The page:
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#5457 – Production

It’s interesting to see how your car is built. Your car. That’s one of the reasons why I’ve always liked buying MINI: you can configure your car online, print out your specifications, bring it to the dealer, and say “order this.” I’ve never really had an interest in buying a MINI off the lot – maybe if it met my exact specifications – but configuring a car to your taste is part of the fun. Another part of the fun is tracking its production status.

The other day my Motoring Advisor1 called to let me know my car was in production. It took another day or two, but now the online site has caught up with the current production status:

Screen Shot 2015-06-14 at 12.11.35 PM

You can also use your production order number (what you’re given when the dealership places the order with the factory) or the last seven characters of your vehicle’s VIN (which you get once the car’s scheduled for production) and call 866-ASK-MINI for details on its current status, which was what I had to do while I waited for the online status to update.

A few years ago I had the opportunity on vacation in England to visit the MINI factory in Oxford. Before that tour I always thought of factory tours as being ushered along catwalks above the action, but here you were walking right alongside the people and robots doing the work.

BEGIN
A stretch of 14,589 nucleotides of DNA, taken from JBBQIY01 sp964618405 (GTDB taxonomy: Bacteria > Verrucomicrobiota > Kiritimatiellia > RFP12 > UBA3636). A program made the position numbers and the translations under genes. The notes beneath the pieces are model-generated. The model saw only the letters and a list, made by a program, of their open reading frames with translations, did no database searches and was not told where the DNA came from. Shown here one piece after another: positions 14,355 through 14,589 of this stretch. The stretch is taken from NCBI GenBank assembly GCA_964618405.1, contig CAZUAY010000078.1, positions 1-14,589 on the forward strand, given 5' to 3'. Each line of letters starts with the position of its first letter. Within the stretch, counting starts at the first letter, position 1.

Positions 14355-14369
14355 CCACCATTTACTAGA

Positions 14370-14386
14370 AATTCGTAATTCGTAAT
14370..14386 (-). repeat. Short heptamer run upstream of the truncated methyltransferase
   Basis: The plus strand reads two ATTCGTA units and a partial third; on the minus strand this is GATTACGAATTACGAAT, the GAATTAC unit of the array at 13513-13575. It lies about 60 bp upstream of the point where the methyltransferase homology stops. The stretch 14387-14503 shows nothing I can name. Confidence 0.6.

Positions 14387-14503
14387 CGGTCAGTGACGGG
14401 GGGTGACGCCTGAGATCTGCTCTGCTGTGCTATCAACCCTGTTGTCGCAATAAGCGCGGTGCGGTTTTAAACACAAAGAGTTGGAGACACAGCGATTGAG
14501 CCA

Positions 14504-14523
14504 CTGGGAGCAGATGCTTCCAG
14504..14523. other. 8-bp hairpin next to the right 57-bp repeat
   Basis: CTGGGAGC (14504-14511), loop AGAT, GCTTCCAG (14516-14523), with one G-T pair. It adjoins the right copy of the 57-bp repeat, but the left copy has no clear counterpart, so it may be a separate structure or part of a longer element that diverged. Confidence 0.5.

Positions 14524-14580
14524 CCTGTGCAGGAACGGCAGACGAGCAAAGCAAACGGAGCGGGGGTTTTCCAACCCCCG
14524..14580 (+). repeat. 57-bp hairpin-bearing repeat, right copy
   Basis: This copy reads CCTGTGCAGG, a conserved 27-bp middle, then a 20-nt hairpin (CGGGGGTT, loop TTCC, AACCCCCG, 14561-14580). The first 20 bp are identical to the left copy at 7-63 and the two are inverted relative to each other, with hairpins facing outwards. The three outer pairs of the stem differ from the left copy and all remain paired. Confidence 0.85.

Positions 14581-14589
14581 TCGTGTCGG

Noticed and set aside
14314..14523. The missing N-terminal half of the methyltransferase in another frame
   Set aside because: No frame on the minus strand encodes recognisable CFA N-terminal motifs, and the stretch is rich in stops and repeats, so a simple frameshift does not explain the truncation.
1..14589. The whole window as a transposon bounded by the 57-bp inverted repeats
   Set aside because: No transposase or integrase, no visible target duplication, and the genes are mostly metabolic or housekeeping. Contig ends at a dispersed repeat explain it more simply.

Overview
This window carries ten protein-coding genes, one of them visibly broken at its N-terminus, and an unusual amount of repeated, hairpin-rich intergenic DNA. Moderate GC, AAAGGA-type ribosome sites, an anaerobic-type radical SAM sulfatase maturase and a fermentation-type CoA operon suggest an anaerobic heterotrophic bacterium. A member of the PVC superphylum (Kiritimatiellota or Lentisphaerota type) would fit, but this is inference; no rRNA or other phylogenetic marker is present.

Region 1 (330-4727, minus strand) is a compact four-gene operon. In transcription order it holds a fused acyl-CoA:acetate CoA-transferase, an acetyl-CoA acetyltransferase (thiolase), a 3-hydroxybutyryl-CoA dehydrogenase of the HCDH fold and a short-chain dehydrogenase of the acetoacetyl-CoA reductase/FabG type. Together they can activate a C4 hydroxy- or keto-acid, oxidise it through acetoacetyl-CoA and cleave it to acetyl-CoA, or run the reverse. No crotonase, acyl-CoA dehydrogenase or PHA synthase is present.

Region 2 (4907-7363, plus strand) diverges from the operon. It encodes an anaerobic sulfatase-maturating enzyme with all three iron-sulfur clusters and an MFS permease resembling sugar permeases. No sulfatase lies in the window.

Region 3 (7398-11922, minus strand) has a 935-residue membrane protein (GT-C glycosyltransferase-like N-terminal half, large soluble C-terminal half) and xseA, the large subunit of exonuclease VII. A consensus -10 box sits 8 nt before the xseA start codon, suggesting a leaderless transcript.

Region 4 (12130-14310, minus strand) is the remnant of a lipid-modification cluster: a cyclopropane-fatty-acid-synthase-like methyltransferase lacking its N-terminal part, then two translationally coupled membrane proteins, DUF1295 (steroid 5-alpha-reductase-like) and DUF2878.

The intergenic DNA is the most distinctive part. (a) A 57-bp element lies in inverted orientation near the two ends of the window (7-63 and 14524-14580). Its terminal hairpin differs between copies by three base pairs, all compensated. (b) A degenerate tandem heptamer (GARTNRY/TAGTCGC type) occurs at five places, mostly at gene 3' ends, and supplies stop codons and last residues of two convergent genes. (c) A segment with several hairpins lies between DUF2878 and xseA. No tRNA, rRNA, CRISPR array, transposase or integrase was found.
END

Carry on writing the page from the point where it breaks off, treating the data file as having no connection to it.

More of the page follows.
1. The MINI equivalent of a salesperson, since they’re more there to help guide you with your decisions. 

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#5453 – Electronic renaissance

I have to keep reminding myself that tomorrow I’m to go to see Belle and Sebastian in concert. Even though I bought my ticket and have it on my calendar, I keep forgetting that it’s here already. Perhaps because it doesn’t feel like it’s June already.

After sleeping on my Chromebook purchase I’m almost certain I’m going to return it. I like the concept of the Chromebook, but I don’t think I could get over the quality of the device. I think I remember reading a quote from Marco Arment that went something like “If you’re going to spend more than an hour a day using something, get the best you can afford” or something like that. Even if I’m not planning on using it for more than an hour each day, a squirrely trackpad that I may or may not get used to + a display that doesn’t have a decent viewing angle + writing software that doesn’t make writing as easy as I’d like for, you know, a writing machine + a poor web-browsing-only experience due to a lack of synced passwords = I’m not going to end up using it anywhere near as much as I anticipated. I’m sure higher-end Chromebooks might address some of the quality issues, but not only does that defeat the purpose of having a low-cost machine to pound away on, it still doesn’t fix the software issues I encountered. Oh well.